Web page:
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The term '50s music is typically used to describe music that was popular during the 1950s. This era saw a decline in popularity of the big band sounds of the 1940s, and an ushering in of rock and roll and country western. Some music historians believe that the rising availability and popularity of television played an important role in the success of many '50s music artists and the genres they represented.
Rock and roll probably defines popular music of the 1950s better than any other type of genre. Early rock and roll combined the sounds of American southern rhythm and blues with country western and gospel. The music that was created by this combination soared to popularity and quickly eclipsed most other sounds on the music landscape of the era. Popular rock and roll artists such as Elvis Presley, Chubby Checker and Buddy Holly gained tremendous fame during the era.
Up until the 1950s, country and western music was primarily popular only in the western part of the United States. The spread of its popularity during the 1950s is in part due to artists such as Jerry Lee Lewis, who brought a touch of rock and roll to the country sound, giving it a wider appeal. He is usually credited for developing a type of music referred to as rockabilly, a combination of what was termed hillbilly country blended with rock and roll bass lines.
Dance was another medium that helped cement the hold that rock and roll had on the era, and dance popularity was widely influenced by television. Dance shows such as American Bandstand not only influenced '50s music and dance, they also influenced fashion, hairstyles, and other areas of pop culture. In addition to television, both radio and the print media helped define '50s music by listing the nation’s top 40 songs on a weekly, rather than monthly basis.
Elvis Presley is probably one of the most widely recognized music stars of the '50s. He grew up in the southern U.S. where he developed a love of blues and gospel music. His musical performances thrilled fans, but drew criticisms from some church and civic leaders. Many felt that his provocative way of moving as he sung was a bad influence on the younger generation. His popularity became so vast that many young men began to copy his hairstyle and manner of dress.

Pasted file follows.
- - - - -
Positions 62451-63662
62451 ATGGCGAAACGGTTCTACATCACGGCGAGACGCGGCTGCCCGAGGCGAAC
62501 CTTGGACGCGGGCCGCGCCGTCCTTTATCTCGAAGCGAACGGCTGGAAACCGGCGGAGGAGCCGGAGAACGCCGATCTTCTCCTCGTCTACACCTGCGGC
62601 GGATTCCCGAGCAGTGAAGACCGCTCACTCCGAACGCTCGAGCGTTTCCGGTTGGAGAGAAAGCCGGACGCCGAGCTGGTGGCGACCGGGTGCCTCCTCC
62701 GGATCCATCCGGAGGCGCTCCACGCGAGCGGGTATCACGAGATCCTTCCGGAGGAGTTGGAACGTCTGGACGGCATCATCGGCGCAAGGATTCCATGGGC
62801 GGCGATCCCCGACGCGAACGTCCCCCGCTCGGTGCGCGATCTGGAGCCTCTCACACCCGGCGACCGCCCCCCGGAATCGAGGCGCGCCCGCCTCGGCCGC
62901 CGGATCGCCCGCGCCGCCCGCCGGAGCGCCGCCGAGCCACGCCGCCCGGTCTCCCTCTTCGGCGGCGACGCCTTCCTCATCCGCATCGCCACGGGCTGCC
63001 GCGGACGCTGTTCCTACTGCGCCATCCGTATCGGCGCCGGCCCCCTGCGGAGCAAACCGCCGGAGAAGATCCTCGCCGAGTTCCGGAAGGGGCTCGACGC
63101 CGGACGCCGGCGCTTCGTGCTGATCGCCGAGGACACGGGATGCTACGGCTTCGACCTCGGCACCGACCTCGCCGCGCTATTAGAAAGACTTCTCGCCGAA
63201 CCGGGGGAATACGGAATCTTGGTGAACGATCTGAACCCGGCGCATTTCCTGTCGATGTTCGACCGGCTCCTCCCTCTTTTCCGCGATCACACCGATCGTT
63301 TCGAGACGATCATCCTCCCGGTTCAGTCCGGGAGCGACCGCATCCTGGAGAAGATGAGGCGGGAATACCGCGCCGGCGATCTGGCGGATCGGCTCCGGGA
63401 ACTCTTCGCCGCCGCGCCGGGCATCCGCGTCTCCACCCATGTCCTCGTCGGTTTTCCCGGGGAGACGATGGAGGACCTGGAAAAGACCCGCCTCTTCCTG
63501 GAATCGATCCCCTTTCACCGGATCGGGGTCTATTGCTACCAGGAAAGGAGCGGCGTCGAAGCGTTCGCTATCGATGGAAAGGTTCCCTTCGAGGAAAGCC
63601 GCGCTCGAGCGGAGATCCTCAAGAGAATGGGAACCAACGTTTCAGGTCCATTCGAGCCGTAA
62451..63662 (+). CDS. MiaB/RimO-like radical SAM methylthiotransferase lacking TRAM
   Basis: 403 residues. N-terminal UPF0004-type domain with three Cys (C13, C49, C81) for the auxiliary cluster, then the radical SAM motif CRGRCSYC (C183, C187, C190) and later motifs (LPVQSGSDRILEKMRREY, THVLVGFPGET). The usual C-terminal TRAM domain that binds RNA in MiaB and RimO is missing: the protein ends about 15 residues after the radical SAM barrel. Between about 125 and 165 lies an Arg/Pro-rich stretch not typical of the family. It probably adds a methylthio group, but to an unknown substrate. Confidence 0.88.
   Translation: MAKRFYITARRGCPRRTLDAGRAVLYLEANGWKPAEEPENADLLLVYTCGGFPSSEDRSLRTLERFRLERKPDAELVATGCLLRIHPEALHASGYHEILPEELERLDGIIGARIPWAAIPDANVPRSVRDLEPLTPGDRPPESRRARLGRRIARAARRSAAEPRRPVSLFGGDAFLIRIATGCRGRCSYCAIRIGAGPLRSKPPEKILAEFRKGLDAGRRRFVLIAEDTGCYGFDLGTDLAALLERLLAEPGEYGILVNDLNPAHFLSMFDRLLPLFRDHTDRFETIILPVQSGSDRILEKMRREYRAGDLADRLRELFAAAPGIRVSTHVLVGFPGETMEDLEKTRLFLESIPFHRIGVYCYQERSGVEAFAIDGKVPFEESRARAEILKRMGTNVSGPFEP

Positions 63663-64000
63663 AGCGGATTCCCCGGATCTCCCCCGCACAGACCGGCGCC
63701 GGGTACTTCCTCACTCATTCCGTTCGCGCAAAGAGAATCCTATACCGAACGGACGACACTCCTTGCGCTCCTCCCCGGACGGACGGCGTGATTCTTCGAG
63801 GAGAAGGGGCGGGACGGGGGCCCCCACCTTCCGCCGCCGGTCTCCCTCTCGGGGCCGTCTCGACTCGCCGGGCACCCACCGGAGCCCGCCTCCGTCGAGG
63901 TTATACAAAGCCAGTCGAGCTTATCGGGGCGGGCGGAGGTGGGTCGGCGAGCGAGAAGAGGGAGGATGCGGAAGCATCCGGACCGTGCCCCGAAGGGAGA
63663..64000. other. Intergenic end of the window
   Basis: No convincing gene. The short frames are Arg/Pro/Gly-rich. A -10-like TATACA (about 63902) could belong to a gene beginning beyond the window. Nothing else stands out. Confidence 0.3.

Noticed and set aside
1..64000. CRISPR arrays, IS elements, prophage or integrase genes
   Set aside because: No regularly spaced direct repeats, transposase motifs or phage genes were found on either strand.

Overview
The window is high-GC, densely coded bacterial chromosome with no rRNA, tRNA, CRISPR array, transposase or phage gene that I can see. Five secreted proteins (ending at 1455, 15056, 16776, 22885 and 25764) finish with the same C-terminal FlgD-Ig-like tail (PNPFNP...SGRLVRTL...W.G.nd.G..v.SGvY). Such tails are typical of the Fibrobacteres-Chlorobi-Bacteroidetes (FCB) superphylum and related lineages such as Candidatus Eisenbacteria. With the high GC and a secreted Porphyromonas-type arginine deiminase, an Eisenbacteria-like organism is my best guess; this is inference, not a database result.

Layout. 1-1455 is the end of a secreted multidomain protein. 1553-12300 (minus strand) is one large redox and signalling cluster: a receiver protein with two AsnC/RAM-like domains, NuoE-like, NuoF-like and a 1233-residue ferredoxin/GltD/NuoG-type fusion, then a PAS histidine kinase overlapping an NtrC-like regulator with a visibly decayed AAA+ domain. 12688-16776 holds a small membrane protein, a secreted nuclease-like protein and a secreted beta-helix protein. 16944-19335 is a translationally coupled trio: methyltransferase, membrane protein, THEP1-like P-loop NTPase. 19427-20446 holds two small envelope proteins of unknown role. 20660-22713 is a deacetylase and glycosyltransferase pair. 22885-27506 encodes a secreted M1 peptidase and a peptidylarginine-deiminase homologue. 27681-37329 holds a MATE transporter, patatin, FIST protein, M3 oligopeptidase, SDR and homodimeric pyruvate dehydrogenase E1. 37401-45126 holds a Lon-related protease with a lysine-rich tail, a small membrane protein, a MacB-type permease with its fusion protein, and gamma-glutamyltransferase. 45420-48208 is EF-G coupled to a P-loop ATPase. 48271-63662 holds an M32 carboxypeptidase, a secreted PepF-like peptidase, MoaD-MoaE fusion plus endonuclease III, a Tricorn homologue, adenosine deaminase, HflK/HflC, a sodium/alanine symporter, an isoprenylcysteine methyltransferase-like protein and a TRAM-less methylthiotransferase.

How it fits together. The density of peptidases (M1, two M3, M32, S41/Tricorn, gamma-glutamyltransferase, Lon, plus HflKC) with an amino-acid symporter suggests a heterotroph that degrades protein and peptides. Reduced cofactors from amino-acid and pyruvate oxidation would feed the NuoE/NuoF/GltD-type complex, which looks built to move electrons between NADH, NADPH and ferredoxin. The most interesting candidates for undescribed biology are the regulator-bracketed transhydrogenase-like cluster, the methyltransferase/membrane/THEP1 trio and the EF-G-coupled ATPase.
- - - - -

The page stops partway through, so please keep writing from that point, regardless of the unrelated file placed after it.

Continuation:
Today, many historians view '50s music as the era when musicians began to explore musical freedom and experiment with sounds that were outside of the typical music genres. Music of the 1950s is believed to have paved the way for the more complex sounds of 1960s rock. In addition, '50s music is also credited with playing a huge part in the ever-increasing influence of pop culture.
One thing I think people lose sight of about 50s music is that rock and roll didn't completely wipe every other kind of pop music off the charts. A lot of people were still listening to crooners such as Perry Como, Dean Martin and a young Tony Bennett. Jazz groups like the Dave Brubeck trio were still selling records during the late 50s. Female torch singers like Julie London were still more popular than a lot of teen idols. 50s music didn't just change gears when Bill Haley and Elvis and Chuck Berry showed up.
To me, there will never be another time for music fans like the 50s. There were so many small record labels that were willing
to take a chance on new groups and singers, even if those performers never had a number one hit. Now, there are a handful of powerful music labels that won't even bother to listen to a group unless it can guarantee a million dollars in sales for the company. The music business has definitely lost its innocence since the 50s.
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